Nothing Natty about Natto. But the Strings of Soy Slime ARE Good for You.May 01, 2013
There’s nothing natty about natto. This old-fashioned soy product is made from whole soybeans that have been soaked, boiled or steamed, and then fermented. It’s known for its sticky coat, cheesy texture, musty taste, sliminess, stringiness and pungent odor. Healthwise, it’s good for us and one of the “good old soys.”
Natto first appeared in northeastern Japan about a thousand years ago. Traditionally, it smelled like straw because it was made by inoculating whole cooked soybeans with Bacillus subtilis or Bacillus natto and incubated in straw. The straw also absorbed the none-too-fragrant ammonia-like odor. Because of frequent contamination by unwanted microorganisms, natto makers abandoned the straw method in favor of inoculating the cooked beans with B. natto, then mixing and packing the product in wooden boxes or polyethylene bags.
Natto is one of the few fermented soy products in which bacteria predominate over the fungi. It’s made the news as a good source of vitamin K2, which exists in only a few foods other than animal fats like butter, but is vital to blood clotting and healthy bone formation and preservation. Nattokinase is an enzyme sold as a supplement and recommended by many alternative MDs for cardiovascular and circulatory problems.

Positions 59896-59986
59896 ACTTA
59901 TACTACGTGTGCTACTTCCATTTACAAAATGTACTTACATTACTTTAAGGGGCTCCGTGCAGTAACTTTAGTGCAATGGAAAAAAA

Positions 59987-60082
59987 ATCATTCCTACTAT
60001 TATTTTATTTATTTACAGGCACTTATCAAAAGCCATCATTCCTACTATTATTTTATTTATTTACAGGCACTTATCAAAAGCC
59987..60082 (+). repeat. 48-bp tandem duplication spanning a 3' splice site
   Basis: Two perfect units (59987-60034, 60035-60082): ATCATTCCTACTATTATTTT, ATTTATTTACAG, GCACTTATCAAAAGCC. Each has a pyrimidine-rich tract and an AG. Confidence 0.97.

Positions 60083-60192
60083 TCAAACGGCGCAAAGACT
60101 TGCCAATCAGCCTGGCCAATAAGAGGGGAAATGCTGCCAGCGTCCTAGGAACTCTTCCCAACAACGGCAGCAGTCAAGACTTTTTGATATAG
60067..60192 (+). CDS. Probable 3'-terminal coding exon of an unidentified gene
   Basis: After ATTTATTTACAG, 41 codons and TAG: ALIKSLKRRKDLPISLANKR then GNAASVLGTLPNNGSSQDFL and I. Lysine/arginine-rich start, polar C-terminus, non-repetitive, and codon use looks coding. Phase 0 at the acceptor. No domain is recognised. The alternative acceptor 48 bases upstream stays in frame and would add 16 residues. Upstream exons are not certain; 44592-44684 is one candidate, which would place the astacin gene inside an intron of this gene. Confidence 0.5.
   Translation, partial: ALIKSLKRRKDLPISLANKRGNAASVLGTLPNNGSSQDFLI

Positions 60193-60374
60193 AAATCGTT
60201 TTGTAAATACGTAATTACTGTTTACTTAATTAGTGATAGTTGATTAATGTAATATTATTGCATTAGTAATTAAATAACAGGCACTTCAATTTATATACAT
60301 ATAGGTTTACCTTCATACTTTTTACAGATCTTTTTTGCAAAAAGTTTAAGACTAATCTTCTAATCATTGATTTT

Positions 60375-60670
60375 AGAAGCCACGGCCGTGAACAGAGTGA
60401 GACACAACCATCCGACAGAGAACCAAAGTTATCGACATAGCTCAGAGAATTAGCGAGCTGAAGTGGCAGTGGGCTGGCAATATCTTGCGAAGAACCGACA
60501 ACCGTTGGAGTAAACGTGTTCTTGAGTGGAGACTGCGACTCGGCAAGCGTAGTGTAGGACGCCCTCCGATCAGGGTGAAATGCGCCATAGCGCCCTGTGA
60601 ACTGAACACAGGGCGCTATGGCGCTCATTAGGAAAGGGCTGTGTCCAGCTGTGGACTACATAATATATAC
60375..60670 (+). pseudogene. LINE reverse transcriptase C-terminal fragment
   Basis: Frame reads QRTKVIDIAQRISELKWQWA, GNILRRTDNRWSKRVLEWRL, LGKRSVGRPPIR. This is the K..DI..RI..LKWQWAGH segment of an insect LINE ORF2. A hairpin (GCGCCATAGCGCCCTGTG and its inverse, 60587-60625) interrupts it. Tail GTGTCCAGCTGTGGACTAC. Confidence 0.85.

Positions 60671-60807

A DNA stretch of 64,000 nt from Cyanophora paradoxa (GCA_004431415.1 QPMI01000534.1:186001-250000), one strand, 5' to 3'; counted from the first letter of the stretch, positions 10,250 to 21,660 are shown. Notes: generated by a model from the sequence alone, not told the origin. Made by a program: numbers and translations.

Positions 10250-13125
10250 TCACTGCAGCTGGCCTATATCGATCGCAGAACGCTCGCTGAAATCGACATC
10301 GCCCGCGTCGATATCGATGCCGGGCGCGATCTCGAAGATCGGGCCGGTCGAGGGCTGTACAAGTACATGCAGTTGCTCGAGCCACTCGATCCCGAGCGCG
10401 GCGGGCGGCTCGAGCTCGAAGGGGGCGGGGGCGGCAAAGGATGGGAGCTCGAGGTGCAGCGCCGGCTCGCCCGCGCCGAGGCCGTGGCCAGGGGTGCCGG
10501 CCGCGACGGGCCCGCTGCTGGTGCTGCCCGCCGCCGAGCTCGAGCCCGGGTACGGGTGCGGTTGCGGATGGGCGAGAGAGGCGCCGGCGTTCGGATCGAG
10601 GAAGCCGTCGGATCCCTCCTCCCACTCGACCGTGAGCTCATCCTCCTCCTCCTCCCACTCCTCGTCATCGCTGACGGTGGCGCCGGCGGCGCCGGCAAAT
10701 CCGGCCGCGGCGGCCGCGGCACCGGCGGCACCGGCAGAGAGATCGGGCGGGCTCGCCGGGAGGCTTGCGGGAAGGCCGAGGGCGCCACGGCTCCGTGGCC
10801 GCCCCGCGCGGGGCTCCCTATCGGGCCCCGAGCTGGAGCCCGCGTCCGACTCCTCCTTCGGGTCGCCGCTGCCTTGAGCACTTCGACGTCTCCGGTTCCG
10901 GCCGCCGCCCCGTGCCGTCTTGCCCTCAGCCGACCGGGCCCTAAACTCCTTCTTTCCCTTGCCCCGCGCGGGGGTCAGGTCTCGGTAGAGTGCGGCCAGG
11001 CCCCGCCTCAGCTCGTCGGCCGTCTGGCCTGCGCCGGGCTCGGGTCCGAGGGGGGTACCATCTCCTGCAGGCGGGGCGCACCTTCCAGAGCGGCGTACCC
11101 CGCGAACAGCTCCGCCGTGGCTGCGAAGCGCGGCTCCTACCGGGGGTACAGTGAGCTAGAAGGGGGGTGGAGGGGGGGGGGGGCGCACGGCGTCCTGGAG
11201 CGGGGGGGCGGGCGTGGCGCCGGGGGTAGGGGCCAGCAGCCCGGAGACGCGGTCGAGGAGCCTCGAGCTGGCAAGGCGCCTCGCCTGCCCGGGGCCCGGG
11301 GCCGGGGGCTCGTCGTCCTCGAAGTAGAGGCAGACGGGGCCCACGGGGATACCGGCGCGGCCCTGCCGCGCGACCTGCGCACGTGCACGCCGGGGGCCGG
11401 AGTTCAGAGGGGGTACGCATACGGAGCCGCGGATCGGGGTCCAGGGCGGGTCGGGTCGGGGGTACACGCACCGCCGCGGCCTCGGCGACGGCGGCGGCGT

As a food, natto may be served with mustard and soy sauce, or used in soups and spreads in Japanese cuisine. A little goes a long way. Children love it — not for its strong, rotten flavor — but because its glistening threads can be stretched, making it one of the all-time great play foods. As for them actually eating it, not likely, at least not over here!
Indeed, natto isn’t even popular in all parts of Japan. In areas where it is popular, many restaurants that serve it require patrons to sit in a private area so as not to offend other patrons with the distinctive smell.
Why so? I’ll let the irrepressible Anthony Bourdain explain it:
“What I was not ready for, and never will be, was natto . . . an unbelievably foul, rank, slimy, glutenous and stringy goop of fermented soybeans. . . . If the taste wasn’t bad enough, there’s the texture. There’s just no way to eat the stuff. I dug in my chopsticks and dragged a small bit to my mouth. Viscous long strands of mucuslike material followed, leaving numerous ugly and unmanageable strands running from my lips to the bowl. I tried severing the strands with my chopsticks, but to no avail. I tried rolling them around my sticks like recalcitrant angel-hair pasta. I tried slurping them in. But there was no way. I sat there, these horrible-looking strings extending from mouth to table like a spider’s web, doing my best to choke them down while still smiling . . . All I wanted to do now was hurl myself through the paper walls and straight off the edge of the mountain. Hopefully, a big tub of boiling bleach or lye would be waiting at the bottom for me to gargle with.”
That about sums it up. Except that natto‘s actually very good for you!
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